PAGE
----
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Who Said That?
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"If you could pick one super power or special ability what would it be?" Getting to know friends and family better is the point of the board game WHO SAID THAT? There are no right or wrong answers, and it's not what you know--but how well you know the people you are playing with--that counts. The 180 questions may be answered differently every time so the game is always new.
- 180 Question Cards
- Game Board
- Answer Pads
- Guess/Score Pad
- Playing Pieces
- Handbook to Hilarity
Average Rating: 3 in 1 review
Eighteen dollars seems like a lot for a small board, a few notepads, some cards and tiny pawns that look like they were broken off the plastic runner for some other game. The game itself, though, is still a lot of fun for any party crowd.
Players take turns reading a personal question and having everyone including themselves write their answers in secret. The reader then announces each response without announcing who said which until after all the other players have written their guesses. If a player gets at least two guesses right, they move one space. Perfect scores move 2 spaces. The reader does not get to move that turn.
Some bonus questions let perfect guessers move 3 spaces instead of 2. The switch space in the middle of the board forces players to switch board position with someone. A few cards in the deck let the reader advance as many spaces as there are players. (Our group thought this was too unfair and ignored the card.)
The rules stress flexibility and they even admit that the game can just as easily be played with just paper and pencil. The score pads provided were a little cramped. They should have allowed room to write both key words for each answer and then space above for the names being guessed.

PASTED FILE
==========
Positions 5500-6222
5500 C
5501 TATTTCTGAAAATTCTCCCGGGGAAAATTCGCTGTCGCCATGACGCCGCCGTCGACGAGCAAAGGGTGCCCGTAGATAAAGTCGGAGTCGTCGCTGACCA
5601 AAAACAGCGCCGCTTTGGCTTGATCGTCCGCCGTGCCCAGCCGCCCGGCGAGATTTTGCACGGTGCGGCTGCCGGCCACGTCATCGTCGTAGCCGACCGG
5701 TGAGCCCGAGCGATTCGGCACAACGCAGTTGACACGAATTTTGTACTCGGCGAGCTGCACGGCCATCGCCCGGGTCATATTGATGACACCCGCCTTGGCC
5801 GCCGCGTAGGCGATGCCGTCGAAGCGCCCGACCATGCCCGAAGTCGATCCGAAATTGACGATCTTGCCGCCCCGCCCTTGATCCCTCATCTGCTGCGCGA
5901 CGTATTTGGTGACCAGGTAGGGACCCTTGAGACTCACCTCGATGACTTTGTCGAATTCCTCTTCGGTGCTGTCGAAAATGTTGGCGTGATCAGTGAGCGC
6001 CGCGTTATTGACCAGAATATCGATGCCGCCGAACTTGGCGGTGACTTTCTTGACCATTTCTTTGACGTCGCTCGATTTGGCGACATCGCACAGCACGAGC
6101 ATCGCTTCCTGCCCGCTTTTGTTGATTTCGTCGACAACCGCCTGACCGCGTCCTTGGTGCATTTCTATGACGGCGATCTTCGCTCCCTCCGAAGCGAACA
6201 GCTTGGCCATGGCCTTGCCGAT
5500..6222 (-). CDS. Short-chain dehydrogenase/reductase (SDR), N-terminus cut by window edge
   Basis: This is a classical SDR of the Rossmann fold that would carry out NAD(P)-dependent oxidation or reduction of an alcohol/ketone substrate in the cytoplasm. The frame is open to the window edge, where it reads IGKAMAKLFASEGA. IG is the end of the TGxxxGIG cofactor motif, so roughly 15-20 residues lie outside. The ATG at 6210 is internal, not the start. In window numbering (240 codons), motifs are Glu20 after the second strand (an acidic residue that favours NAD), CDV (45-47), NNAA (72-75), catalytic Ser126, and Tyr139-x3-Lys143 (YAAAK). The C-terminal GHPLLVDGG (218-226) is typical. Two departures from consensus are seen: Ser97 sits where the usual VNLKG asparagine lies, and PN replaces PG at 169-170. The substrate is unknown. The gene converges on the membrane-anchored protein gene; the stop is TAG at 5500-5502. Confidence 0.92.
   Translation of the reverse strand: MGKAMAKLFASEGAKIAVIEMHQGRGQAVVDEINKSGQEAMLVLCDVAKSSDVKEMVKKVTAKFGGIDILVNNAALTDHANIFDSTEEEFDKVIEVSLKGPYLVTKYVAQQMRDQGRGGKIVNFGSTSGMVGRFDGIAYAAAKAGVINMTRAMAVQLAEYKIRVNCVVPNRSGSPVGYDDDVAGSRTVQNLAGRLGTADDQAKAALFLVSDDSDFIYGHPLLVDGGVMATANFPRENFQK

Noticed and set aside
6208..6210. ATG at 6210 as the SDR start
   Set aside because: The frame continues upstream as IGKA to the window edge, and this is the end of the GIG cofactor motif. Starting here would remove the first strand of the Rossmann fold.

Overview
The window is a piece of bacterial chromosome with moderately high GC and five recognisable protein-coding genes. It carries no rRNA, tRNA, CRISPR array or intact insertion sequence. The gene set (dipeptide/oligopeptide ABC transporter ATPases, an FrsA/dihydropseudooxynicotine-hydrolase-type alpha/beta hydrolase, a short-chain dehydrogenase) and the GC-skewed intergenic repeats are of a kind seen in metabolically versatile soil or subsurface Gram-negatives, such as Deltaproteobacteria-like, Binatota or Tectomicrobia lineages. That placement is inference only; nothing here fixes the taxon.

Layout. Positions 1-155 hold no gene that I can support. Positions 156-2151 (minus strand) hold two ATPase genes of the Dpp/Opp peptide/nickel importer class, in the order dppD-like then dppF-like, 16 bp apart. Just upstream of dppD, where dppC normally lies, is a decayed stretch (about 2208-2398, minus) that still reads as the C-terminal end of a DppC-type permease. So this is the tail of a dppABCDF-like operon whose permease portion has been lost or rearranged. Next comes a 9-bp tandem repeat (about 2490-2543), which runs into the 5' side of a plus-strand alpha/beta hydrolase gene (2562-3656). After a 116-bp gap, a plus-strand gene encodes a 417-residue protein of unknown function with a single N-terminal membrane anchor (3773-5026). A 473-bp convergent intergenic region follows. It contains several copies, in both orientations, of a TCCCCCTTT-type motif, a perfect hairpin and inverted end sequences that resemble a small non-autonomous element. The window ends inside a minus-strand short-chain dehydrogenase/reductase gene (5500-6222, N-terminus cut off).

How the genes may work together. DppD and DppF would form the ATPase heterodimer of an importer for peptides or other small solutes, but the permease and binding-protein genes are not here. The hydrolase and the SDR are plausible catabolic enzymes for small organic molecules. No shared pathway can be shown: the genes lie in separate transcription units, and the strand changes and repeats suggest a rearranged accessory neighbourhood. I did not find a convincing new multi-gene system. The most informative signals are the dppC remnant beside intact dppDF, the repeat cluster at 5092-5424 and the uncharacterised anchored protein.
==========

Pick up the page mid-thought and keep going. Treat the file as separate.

Most of the questions were entertaining without getting too personal or risque so you can play with kids, strangers, family or best friends and still have fun.
Who Said That? is a good party game in a convenient package. If the idea sounds good but the price does not, you can just come up with a list of questions on your own and offer it as a charades alternative.
"Quote a line from a movie you're sick of hearing." Players take turns as Reader, reading a card to the others. Each one's written response is passed to the Reader, who reads them aloud. Everybody writes who they think said what. You then move on the track according to your number of correct guesses. Several random bonuses, and a space letting you swap positions with another, enhance the gentility of this convivial game. The responses to its wide-ranging questions are guaranteed to start conversations. When the winner reaches Finish, play another lap. Who said that? "Frankly, my dear, I don't give a damn." Let's just play the game!